Friday, October 2, 2020

Windham Civil Rights Team a beacon of hope for champions of equality

By Ed Pierce

All students attending Windham High School
are welcome to join the Civil Rights Team,
an afterschool group that strives to ensure that
the school and the community are safe, inclusive
and supportive for all. COURTESY PHOTO

For students who stand up for the American principles of equality, are opposed to discrimination of all types, and believe in fair treatment for everyone, there has never been a more important time to be a member of Windham’s High School’s Civil Rights Team.

A fixture at the school for more than eight years, the goals of the Civil Right Team are to educate, advocate and to make visible identities and issues related to civil rights. Participants receive guidance and support from the Maine attorney General’s Office and the Maine Civil Rights Team Project.

According to Nicole Densmore, WHS faculty advisor for the group, all students are welcome to join the Civil Rights Team to help them ensure that the school and community are safe, inclusive, and supportive for all.

“We are ready and willing to teach or talk about race and skin color, national origin and ancestry, religion, disabilities, gender, including gender identity and expression, and sexual orientation with our teachers, classmates, and community,” she said.

As the group’s faculty advisor, Densmore said she’s dedicated to providing opportunities for students to build more equitable relationships and understandings of their communities.

“I feel privileged to serve my community by teaching and empowering others,” she said. “I truly admire and respect these students and care about the educational and emotional needs of each team member. They teach me as much as I teach them. Teaching them advocacy, networking, and effective civic engagement strategies when we can’t meet together physically is very difficult, but I am up for the challenge and know they will rise to it. I worry that their work to foster and support an inclusive, accepting, and diverse culture at Windham High School will be full of unique safety, legal, and resource obstacles in this unprecedented time.”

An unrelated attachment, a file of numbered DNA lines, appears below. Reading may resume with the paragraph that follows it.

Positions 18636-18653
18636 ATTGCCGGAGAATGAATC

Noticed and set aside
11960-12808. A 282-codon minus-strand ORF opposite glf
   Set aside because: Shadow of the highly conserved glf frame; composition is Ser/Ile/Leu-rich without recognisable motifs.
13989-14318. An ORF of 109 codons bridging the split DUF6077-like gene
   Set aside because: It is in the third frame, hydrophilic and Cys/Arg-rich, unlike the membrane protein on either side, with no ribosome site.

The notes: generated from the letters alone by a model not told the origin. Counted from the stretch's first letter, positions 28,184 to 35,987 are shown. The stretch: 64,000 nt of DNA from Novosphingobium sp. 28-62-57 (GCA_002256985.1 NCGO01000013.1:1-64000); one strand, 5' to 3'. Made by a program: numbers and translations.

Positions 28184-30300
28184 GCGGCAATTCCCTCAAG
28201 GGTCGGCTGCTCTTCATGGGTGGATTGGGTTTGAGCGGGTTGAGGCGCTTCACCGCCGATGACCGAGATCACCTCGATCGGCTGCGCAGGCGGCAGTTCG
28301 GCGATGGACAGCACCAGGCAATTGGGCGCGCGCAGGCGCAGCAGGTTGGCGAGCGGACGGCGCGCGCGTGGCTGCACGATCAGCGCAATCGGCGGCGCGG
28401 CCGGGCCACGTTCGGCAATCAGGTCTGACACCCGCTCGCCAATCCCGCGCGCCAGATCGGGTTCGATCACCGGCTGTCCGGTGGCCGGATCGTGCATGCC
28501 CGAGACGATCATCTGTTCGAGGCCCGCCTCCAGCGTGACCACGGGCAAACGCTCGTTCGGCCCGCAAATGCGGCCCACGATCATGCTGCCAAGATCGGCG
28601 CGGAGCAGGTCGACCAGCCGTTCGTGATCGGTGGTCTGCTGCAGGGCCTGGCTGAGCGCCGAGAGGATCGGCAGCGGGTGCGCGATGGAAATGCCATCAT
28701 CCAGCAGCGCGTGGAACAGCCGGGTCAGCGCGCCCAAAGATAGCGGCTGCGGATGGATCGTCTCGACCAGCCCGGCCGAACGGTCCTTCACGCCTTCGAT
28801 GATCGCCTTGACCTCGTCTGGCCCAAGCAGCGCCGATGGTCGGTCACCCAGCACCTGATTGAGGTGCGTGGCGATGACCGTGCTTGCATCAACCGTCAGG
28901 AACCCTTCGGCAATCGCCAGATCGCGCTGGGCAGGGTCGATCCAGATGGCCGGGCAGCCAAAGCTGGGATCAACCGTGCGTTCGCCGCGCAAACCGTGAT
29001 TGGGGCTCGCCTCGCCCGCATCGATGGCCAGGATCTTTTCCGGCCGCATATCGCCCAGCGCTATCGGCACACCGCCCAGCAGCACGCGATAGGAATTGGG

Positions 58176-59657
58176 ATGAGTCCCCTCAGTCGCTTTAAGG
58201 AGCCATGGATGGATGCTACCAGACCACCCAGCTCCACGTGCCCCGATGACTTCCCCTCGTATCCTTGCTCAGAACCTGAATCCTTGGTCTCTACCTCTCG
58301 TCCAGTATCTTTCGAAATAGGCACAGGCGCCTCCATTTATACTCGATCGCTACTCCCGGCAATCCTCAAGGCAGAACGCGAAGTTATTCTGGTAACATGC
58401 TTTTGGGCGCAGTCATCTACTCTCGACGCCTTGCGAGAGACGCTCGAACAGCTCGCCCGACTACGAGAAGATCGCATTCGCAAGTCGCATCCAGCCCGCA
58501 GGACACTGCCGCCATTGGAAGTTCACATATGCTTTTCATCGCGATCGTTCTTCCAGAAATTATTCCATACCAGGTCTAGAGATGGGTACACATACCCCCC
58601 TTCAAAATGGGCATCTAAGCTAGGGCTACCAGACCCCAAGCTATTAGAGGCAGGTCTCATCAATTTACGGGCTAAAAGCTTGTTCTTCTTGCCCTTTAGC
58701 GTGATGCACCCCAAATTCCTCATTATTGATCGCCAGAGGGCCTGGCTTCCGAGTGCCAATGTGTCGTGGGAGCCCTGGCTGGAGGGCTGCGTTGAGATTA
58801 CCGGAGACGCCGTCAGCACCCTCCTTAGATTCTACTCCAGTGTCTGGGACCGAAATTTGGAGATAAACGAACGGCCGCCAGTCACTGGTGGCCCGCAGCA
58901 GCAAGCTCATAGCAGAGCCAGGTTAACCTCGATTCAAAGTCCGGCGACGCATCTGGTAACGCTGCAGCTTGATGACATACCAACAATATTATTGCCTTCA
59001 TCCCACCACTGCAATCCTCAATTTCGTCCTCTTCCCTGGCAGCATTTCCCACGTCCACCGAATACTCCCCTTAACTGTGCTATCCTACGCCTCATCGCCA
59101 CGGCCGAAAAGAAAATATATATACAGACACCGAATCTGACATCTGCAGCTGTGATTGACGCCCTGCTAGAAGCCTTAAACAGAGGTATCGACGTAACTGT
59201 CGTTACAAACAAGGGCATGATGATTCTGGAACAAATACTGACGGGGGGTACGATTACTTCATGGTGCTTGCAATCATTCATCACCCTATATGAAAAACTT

The skills in team and civic engagement skill-building that students gain by participating in the Civil Rights Team is unlike any other school-based learning experience, Densmore said.

“I believe that each member is empowered by being an active part of the school community,” Densmore said. “Through their advocacy work in CRT, these students apply their passion and knowledge to solving problems within the school and educating the greater community.”

Presently, the Civil Rights Team has about 30 members and meet remotely for about an hour twice a week after school.

Among projects the Civil Rights Team has worked on previously are a Day of Welcome for All, an awareness and advocacy campaign to make school safe for all students; composing an open letter to the Skowhegan School Board regarding their school mascot; collaborating with Windham High’s School Resource Officer and school administrators to reeducate and respond to community questions and concerns about the Black Lives Matter movement; creating lists of best practices, guides, and advisements for teachers to ensure their classrooms are safe and inclusive for all students and staff; and planning Civil Rights Movie Nights to invite the community to learn from guest speakers and panel
discussions in conjunction with the screening of a civil rights-focused film.

To succeed in their work, she said that students need the support of the community. 

“We are not politically affiliated. Though students may have diverse opinions and perspectives, no political agenda or perspective is privileged on our team,” Densmore said. “We are advocates for civil rights and do not promote or espouse any particular political values or policies. Many different systems of belief and perspectives are honored in our team.”